Today Lori-Lyn Hurley invites us to consider COMPASSION.
I’m really liking this series of prompts as they’re such open invitations. I like approaching complex things that way, and the concepts Lori-Lyn is asking us to reflect on are complex and multi-layered.
It’s easy to assume we know what compassion is, and yet I think sometimes we have a need to clean up some of our thinking and language around this. Because the way I see compassion used and spoken about is often tinged with the energy of pity. And judgment. And perhaps even fear.
And I don’t believe that’s what compassion is truly about.
I think compassion is being affected by the suffering of others and moving on their behalf, because we recognize the unity of our us-ness, our all-ness.
There’s a wonderful practice I learned years ago called commonalities. I don’t know its origins, and I’ve seen it used in many different circumstances. For instance I know one person who uses it every time they need to have a difficult conversation or speak with someone they expect to have a challenge with. The idea is to focus on recognizing the commonalities you have with another, rather than looking at differences. While there are many ways to do this, I once saw it outlined with these questions and I’ve used it ever since:
- Just as I am, this person is seeking happiness in their life.
- Just as I am, this person is trying to avoid suffering in their life.
- Just as I am, this person is seeking to fill their needs.
- Just as I have, this person has known sadness, loneliness, and despair.
- Just as I am, this person is learning about life.
This is the very beginning of a loving-kindness practice, invoking goodwill towards all beings. The Dalai Lama has said that “The true expression of non-violence is compassion.” And I think that’s a brilliant point.
I’ve shared this link a number of times but it’s worthy of multiple shares, so here it is again. A clip from Jennifer Berezan‘s album In These Arms – A Song for All Beings.
I’d love to hear your thoughts on compassion – please share.
Compassion is that which makes the heart of the good move at the pain of others. It crushes and destroys the pain of others; thus, it is called compassion. It is called compassion because it shelters and embraces the distressed. —The Buddha
Beautiful Evalina – thanks for sharing that.
You’re welcome 🙂
I so struggle with this daily! I work in a very toxic, dysfunctional, angry environment. All day i am teaching very angry kids that seem to care less about getting an education. The staff and administration is so dysfunctional and many despise the teaching staff. I fake it to make it through my day. It helps me to get through my day and my kids hear something positive at least once from an adult. It helps but leaves me exhausted at the end of each day. I have written down the lines you outlined and will post them in my classroom where I can see them daily.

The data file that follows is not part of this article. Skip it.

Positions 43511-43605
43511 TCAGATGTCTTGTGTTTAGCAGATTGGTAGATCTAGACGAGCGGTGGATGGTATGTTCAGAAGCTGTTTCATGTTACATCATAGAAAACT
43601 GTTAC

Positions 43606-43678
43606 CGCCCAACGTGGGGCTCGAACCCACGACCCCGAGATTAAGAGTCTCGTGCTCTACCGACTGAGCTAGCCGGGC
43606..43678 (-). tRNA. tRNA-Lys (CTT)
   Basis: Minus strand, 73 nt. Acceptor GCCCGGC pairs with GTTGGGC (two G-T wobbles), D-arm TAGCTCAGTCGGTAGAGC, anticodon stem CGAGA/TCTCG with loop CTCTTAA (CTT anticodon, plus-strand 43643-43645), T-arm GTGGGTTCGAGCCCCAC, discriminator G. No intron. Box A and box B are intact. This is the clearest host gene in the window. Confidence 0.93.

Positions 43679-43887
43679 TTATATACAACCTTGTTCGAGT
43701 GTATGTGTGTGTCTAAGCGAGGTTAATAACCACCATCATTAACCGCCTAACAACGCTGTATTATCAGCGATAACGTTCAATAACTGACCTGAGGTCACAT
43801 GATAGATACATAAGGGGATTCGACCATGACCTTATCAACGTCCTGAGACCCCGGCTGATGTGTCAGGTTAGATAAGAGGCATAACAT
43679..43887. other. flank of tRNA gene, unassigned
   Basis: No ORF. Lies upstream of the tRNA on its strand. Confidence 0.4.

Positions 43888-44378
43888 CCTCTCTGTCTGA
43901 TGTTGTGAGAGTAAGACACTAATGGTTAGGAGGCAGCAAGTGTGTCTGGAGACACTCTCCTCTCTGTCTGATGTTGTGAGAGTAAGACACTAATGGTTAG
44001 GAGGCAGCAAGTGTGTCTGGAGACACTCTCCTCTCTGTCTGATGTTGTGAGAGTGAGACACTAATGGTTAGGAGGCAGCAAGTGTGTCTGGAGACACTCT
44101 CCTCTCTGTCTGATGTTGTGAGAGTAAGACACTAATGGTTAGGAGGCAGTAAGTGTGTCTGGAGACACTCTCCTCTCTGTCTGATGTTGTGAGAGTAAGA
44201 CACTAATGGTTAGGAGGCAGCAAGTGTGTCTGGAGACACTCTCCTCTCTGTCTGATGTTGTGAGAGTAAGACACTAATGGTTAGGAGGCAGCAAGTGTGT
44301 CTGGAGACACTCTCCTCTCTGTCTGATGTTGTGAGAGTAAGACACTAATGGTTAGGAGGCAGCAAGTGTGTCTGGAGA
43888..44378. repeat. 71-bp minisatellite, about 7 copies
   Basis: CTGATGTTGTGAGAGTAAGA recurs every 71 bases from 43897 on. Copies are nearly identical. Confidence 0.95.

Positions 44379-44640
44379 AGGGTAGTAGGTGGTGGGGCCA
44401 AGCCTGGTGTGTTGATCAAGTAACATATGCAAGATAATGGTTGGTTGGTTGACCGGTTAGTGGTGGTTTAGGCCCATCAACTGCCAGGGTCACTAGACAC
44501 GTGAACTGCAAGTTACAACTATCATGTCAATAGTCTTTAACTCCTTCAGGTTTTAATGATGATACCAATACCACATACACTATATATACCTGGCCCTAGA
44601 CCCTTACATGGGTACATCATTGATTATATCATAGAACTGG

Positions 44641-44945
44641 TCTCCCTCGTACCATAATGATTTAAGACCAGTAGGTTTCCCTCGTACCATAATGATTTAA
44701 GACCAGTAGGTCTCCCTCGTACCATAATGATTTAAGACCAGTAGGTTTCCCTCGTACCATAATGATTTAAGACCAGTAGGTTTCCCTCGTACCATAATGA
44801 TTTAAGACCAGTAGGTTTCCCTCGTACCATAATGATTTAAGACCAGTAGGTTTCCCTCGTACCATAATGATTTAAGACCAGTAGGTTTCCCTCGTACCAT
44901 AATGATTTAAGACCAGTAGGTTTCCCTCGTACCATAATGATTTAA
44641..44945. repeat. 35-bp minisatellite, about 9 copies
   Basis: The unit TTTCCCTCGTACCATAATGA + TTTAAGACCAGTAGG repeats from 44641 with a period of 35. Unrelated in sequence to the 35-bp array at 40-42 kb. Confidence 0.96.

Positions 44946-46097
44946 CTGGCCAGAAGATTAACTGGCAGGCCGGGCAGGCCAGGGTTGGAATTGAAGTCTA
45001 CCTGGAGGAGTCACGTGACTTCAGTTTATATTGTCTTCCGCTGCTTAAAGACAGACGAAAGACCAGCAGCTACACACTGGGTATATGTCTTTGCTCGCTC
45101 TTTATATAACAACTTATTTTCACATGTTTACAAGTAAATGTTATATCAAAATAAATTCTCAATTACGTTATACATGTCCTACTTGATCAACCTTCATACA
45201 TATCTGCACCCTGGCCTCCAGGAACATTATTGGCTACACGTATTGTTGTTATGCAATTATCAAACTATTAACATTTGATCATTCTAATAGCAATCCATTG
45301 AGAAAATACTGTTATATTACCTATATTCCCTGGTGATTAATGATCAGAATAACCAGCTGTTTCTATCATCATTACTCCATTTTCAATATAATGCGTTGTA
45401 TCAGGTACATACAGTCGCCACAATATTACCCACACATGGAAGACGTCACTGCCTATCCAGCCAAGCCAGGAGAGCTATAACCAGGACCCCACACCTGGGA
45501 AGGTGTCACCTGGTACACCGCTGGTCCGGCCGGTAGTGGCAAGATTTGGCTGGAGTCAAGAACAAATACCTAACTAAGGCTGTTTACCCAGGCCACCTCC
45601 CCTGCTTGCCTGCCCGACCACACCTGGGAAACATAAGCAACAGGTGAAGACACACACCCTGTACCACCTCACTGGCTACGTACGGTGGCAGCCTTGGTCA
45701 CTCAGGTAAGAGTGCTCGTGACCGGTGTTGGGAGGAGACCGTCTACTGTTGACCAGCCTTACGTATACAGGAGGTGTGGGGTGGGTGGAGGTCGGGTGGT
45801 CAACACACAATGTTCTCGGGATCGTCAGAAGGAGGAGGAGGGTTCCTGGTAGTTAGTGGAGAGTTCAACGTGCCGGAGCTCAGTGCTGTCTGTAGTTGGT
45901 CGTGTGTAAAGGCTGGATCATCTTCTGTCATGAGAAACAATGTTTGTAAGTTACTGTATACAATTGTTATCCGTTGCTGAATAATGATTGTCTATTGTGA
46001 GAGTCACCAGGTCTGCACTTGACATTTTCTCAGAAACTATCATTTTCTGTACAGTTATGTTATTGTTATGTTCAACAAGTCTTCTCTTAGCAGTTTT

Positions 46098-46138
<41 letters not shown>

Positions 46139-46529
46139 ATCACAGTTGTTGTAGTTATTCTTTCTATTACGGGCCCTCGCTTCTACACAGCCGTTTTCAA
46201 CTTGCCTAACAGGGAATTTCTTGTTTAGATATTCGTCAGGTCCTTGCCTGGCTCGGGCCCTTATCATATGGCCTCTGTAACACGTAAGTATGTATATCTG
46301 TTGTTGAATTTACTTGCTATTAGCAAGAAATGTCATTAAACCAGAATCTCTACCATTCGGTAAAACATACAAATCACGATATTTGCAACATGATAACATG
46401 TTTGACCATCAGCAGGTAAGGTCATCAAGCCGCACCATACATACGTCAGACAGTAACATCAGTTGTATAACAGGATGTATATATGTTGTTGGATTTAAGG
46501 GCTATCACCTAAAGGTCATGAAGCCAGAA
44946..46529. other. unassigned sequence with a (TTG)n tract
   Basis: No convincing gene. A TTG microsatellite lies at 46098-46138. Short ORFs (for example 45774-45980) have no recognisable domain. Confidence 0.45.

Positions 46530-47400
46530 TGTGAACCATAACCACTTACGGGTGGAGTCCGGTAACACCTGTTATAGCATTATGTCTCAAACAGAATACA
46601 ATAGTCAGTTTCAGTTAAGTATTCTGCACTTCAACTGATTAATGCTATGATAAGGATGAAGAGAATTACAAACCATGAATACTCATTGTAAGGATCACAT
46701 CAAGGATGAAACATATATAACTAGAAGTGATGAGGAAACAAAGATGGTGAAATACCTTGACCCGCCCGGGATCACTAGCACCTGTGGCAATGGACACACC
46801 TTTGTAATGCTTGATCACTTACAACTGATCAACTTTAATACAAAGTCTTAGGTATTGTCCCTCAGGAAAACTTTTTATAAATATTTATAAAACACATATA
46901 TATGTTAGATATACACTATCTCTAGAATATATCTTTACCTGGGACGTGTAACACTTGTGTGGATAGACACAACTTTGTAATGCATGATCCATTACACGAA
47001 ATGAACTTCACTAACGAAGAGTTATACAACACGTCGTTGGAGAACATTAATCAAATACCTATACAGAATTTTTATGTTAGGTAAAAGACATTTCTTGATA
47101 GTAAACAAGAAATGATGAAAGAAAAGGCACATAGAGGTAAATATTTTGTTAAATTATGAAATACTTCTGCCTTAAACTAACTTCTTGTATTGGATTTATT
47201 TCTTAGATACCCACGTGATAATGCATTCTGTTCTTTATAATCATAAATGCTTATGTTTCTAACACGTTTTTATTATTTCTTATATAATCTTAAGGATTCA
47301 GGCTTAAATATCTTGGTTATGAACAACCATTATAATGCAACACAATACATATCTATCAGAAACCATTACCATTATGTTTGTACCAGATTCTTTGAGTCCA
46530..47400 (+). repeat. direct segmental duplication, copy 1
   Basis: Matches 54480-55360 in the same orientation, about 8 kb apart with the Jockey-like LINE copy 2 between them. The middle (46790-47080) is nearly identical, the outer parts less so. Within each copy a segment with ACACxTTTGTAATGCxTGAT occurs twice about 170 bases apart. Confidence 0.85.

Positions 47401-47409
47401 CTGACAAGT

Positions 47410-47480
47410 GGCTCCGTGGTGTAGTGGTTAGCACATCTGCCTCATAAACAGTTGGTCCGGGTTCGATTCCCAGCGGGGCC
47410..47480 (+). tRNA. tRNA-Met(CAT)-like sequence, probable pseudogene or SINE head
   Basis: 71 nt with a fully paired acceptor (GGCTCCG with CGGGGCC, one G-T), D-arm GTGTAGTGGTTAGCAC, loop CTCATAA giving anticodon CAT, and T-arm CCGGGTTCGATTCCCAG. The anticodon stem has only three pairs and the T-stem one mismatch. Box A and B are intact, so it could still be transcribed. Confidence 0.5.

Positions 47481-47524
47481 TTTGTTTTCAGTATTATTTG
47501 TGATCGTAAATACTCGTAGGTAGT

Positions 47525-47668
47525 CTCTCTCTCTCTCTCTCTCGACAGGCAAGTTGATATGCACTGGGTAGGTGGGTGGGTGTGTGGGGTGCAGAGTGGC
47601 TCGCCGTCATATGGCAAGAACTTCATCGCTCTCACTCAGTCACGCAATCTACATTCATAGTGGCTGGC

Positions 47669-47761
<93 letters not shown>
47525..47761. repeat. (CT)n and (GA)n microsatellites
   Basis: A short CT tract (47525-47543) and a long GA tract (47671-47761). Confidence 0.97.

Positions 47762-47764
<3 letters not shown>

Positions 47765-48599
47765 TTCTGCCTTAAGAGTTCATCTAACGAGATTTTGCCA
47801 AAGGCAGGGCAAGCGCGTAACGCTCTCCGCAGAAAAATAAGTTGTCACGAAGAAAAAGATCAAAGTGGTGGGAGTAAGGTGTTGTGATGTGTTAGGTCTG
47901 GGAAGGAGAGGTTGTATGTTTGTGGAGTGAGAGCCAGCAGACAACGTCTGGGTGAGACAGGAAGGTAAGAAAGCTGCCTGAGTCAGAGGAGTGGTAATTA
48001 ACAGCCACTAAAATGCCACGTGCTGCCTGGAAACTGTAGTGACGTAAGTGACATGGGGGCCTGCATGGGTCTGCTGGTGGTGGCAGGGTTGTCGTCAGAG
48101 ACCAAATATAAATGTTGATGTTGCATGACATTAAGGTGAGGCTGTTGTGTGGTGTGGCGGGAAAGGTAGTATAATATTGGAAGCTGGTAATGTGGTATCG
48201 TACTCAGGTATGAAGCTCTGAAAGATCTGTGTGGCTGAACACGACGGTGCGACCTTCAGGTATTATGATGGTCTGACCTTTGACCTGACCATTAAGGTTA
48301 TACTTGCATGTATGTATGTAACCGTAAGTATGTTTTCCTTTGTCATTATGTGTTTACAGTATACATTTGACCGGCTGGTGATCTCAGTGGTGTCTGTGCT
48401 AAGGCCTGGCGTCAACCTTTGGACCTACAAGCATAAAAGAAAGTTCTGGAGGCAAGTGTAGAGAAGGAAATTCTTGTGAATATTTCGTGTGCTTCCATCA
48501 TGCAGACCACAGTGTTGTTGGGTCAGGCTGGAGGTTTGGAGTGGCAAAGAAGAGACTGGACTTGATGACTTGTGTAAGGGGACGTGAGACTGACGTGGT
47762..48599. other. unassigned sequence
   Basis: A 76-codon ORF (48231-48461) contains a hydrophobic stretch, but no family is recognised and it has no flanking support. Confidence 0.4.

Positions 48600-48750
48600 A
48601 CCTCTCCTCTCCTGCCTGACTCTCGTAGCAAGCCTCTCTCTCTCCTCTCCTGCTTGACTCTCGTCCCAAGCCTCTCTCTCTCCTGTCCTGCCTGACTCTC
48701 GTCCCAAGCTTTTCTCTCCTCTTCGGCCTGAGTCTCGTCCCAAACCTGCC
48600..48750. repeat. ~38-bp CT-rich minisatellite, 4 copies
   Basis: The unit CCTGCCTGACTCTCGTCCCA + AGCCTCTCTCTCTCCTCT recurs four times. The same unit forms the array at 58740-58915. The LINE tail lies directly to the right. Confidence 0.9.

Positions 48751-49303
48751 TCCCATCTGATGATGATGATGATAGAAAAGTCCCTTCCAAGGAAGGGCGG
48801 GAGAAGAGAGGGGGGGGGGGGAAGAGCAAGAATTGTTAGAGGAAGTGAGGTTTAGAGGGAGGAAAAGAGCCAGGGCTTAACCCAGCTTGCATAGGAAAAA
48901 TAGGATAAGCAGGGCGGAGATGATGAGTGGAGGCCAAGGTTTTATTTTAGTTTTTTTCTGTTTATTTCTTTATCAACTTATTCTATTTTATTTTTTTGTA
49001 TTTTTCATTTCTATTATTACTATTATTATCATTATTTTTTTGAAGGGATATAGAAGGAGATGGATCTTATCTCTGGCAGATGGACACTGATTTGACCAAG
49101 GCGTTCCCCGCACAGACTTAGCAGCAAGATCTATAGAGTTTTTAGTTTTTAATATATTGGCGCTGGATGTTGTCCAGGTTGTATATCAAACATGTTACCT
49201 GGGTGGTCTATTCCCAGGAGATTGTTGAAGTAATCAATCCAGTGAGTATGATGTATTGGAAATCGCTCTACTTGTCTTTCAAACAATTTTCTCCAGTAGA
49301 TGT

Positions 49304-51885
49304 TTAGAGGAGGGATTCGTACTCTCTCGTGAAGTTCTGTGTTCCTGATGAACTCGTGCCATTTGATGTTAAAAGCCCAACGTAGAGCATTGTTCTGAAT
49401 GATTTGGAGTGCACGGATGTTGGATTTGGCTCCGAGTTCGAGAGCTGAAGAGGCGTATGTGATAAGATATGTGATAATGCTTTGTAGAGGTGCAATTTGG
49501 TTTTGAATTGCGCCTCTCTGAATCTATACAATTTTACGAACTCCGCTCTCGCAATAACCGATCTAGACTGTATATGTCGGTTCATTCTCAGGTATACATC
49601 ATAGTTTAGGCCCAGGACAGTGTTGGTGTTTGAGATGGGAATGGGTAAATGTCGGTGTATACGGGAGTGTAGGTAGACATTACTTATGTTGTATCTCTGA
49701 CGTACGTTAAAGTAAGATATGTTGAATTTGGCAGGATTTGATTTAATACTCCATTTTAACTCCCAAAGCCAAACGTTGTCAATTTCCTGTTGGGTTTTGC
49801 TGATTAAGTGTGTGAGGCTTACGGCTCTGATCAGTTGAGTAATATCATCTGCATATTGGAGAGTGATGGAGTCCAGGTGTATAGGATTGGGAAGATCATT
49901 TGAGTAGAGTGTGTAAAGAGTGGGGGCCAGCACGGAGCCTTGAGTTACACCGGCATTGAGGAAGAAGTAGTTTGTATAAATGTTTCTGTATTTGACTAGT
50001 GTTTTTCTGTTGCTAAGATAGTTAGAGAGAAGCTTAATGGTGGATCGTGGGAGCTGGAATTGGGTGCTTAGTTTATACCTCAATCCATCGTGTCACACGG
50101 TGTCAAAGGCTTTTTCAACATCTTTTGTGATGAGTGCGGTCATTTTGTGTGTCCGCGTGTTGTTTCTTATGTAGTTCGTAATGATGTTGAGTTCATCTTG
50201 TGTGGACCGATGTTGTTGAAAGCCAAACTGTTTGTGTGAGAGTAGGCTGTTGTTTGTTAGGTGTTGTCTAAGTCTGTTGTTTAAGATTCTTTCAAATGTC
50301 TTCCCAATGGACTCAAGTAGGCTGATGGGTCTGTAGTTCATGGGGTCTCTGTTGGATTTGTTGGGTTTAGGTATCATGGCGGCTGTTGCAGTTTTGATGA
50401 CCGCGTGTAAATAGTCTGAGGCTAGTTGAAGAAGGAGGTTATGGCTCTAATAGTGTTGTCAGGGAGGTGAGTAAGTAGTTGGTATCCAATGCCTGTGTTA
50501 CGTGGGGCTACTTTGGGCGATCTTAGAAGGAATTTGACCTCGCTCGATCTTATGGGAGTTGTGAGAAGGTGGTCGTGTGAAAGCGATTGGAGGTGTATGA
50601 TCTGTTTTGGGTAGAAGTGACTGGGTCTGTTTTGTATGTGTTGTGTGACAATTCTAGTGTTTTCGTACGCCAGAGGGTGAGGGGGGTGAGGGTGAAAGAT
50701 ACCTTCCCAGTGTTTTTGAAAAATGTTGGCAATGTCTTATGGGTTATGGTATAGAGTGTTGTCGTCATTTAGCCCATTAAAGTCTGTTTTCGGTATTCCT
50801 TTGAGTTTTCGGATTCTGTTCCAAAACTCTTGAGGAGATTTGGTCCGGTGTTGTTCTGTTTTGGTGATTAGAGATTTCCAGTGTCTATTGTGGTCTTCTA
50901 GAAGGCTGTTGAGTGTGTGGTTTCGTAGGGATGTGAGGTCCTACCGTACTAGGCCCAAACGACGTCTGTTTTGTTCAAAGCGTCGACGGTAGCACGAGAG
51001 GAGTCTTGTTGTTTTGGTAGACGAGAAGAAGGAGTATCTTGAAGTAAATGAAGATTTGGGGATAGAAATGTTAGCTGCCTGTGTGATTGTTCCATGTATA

I’m sorry to hear your work environment is such a challenge and leaves you exhausted rather than nourished. That’s really hard! But kudos to you for being a point of positivity for the kids in your class. Teachers can be so influential and in the most unexpected ways, and so you have my great gratitude and appreciation.
Hope you find what’s most nurturing to you!
I’ve practiced a variant of commonalities over the years, finding where my life overlaps another’s, where the feeling in me reflects a feeling within the other, or becoming aware that I have the same potential for action within me, no matter how much I judge that action. Compassion sometimes confuses me. It literally means “to suffer with,” but for those of us who tend toward permeable boundaries, that can be too great a burden. It’s something I have open for inquiry in my own life, too. Thanks for bringing it up here and sharing your perspective, because I value the perspective of my wise friends.
That’s a beautiful practice Harmony and I can see how helpful it would prove.
I struggle with the definition of compassion as “suffering with” as well. I recently read someone’s take that suggestion although the etymology isn’t correct, perhaps we ought to see the compass in compassion – and use that as a heading towards a place of betterness for all. Isn’t that a wonderful definition?
Compassion as navigation! Let’s hope we steer our own ships first. 😉